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Cholesterol Testing Crucial to Good Health
The outcome is other than a needle stick away; in addition to it is one of good number important tests in the medical store. Nevertheless one in six American adults -- 36 million people -- are from top to bottom oblivious regarding their cholesterol.
That is how a lot of have by no means had their cholesterol checked, according to a study released today from the Agency for Healthcare Research and Quality (AHRQ), an office of the Department of Health and Human Services.
The course of action is clear: The federal agency recommends each one 20 and older have their cholesterol checked at least every five years to assess their risk of heart attack, stroke or circulatory disease. British researchers suggested last month that children as young as 15 months are tested to help predict their risk of heart disease later in life.
Many people, on the other hand, do not bother.
The nastiest offenders were the young: 40 percent of those ages 20 to 34 have not had the simple blood test, which detects the existence of potentially damaging lipids -- fatty substances -- in their blood. A third of uninsured people of all ages have not been screened, beside with 21 percent of people who did not complete high school. The figure was 14 percent among those who had at least some college.
Background certainly plays a role. One-fourth of all Hispanic adults have not had their cholesterol tested, all along with 16 percent each of black and Asian adults. The number is 15 percent among whites. Men are far more dilapidated in their duties than are women. The study establish that a fifth of all men have deserted to get their cholesterol checked, compared with 14 percent of women.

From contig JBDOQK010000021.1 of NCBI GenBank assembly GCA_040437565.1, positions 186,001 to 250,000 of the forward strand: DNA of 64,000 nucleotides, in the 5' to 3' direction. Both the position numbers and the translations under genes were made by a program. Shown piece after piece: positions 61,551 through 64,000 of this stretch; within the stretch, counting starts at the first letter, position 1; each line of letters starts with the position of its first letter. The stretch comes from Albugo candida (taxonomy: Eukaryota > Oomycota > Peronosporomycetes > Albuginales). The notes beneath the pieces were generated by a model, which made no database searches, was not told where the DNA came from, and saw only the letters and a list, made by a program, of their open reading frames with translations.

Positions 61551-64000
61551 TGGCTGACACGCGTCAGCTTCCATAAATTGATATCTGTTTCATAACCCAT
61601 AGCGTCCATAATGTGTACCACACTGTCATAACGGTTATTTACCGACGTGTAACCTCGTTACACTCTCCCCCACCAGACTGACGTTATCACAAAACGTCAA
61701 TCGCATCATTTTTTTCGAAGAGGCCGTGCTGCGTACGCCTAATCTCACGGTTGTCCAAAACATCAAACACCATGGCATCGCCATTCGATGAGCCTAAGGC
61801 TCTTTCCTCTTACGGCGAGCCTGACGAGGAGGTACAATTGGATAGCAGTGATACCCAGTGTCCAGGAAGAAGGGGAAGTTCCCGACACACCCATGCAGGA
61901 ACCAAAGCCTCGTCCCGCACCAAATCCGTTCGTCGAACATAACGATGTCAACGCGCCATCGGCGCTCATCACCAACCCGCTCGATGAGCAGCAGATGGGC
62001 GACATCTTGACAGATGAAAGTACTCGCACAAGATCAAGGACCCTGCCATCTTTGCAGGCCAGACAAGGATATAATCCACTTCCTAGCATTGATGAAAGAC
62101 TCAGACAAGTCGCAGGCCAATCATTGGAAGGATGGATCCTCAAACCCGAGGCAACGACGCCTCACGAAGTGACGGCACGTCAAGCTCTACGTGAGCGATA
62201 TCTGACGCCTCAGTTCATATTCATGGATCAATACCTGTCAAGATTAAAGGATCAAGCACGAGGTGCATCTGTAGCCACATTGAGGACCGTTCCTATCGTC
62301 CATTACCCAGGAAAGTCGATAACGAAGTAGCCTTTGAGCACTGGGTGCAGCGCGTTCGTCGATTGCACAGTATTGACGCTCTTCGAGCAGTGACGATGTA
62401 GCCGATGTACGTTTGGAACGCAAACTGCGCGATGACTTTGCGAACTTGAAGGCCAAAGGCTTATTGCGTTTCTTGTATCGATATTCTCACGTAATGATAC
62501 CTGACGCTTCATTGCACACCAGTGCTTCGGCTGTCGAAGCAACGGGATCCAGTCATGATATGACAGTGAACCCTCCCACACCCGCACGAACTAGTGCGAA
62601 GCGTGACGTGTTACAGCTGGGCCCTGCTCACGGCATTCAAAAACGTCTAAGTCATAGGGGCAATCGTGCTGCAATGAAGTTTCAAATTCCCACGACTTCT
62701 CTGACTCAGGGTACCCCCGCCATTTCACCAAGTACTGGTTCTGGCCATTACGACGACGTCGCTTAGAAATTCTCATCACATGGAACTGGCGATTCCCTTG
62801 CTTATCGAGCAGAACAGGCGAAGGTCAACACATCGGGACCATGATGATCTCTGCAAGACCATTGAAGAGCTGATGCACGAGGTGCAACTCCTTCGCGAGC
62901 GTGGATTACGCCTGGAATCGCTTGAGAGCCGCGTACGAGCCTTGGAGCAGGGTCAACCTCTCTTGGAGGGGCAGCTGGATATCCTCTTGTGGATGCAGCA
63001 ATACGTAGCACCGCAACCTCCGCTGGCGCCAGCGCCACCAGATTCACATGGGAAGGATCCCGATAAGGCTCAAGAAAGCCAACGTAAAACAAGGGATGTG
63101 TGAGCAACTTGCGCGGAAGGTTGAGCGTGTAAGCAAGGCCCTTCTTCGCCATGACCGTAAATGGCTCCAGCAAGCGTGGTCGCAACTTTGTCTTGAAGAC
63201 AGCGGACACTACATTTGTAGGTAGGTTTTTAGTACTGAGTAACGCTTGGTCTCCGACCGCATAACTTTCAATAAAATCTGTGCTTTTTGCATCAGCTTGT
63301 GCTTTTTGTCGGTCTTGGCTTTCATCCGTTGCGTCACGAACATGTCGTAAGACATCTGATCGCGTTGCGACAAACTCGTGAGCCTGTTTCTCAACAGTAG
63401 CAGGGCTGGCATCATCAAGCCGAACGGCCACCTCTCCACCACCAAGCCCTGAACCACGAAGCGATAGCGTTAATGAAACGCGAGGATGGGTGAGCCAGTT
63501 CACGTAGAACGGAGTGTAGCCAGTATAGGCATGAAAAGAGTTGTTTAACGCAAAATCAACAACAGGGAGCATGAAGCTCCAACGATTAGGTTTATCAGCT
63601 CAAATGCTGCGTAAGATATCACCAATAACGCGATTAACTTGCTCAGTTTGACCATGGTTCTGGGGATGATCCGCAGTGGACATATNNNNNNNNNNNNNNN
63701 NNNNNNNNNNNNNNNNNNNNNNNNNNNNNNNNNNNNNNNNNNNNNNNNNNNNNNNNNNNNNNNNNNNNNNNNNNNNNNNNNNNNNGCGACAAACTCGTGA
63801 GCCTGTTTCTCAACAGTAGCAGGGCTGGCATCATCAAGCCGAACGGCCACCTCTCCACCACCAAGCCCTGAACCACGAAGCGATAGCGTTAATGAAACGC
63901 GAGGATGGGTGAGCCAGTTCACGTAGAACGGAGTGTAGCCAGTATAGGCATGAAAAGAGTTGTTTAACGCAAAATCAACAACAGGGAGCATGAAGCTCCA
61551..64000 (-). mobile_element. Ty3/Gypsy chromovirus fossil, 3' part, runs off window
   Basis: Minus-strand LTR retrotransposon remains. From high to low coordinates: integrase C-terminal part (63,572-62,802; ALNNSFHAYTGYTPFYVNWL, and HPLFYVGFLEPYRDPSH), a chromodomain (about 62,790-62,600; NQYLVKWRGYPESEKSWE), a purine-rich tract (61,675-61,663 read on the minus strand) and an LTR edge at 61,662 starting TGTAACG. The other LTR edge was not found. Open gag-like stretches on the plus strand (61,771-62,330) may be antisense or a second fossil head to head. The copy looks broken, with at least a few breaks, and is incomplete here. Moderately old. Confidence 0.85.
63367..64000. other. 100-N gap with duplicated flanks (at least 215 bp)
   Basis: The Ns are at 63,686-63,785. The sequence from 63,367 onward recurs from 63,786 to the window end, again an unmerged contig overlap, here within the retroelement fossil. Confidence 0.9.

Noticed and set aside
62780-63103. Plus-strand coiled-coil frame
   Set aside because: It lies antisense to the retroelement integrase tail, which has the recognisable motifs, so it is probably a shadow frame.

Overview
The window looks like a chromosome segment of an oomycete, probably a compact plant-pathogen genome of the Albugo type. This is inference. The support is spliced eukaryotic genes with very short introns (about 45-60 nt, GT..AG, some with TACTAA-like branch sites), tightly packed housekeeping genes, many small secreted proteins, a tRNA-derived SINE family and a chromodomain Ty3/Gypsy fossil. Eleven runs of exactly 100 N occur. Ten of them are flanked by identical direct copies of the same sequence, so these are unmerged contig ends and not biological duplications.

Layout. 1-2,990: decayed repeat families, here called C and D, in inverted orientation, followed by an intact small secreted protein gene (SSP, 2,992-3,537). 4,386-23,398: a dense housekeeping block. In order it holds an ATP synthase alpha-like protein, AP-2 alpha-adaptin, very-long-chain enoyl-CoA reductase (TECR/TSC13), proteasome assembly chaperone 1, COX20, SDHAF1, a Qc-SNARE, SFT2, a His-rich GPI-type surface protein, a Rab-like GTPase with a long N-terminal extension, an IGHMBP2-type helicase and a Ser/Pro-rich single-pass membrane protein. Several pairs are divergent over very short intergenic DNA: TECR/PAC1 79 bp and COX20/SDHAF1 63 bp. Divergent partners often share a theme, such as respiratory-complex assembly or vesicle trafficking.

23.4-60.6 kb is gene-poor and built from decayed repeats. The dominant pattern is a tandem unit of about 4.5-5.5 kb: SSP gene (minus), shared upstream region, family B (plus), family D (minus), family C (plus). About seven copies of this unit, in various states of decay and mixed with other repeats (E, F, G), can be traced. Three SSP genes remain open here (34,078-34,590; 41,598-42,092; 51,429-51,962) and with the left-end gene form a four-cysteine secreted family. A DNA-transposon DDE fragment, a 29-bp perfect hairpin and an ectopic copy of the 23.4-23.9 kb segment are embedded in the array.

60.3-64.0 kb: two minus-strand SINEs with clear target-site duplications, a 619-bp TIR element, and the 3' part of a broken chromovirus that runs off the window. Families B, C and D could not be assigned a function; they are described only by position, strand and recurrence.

Why do people skip the test? The American Heart Association has assembled a record of misconceptions about cholesterol, which may swing their accepted wisdom.
Many folks feel that thin people and women are one way or another "protected" from high cholesterol or that it is just a state of middle or old age.
"Have your cholesterol checked regularly regardless of your weight, physical activity and diet," the group advises.
Cholesterol test is not until the end of time a main concern. Eight out of 10 American women, for example, know how a great deal they weighed in high school, yet less than a third is acquainted with their cholesterol number, according to a study of more than 500 women released in August by the District-based Society for Women's Health Research.
Insurance is not necessarily a factor either, according to the AHRQ analysis: 22 percent, who have public insurance and 16 percent of people with private health insurance have never been tested for cholesterol.
Seventeen percent of those between ages 35 and 44 have skipped cholesterol screening altogether. The number drops to 6 percent between ages 45, 64, and a mere 2 percent among people 65 and older.
Findings are based on 2005 data from the agency's Medical Expenditure Panel Survey (MEPS), an annual, nationwide sampling about health care, expenses and health status.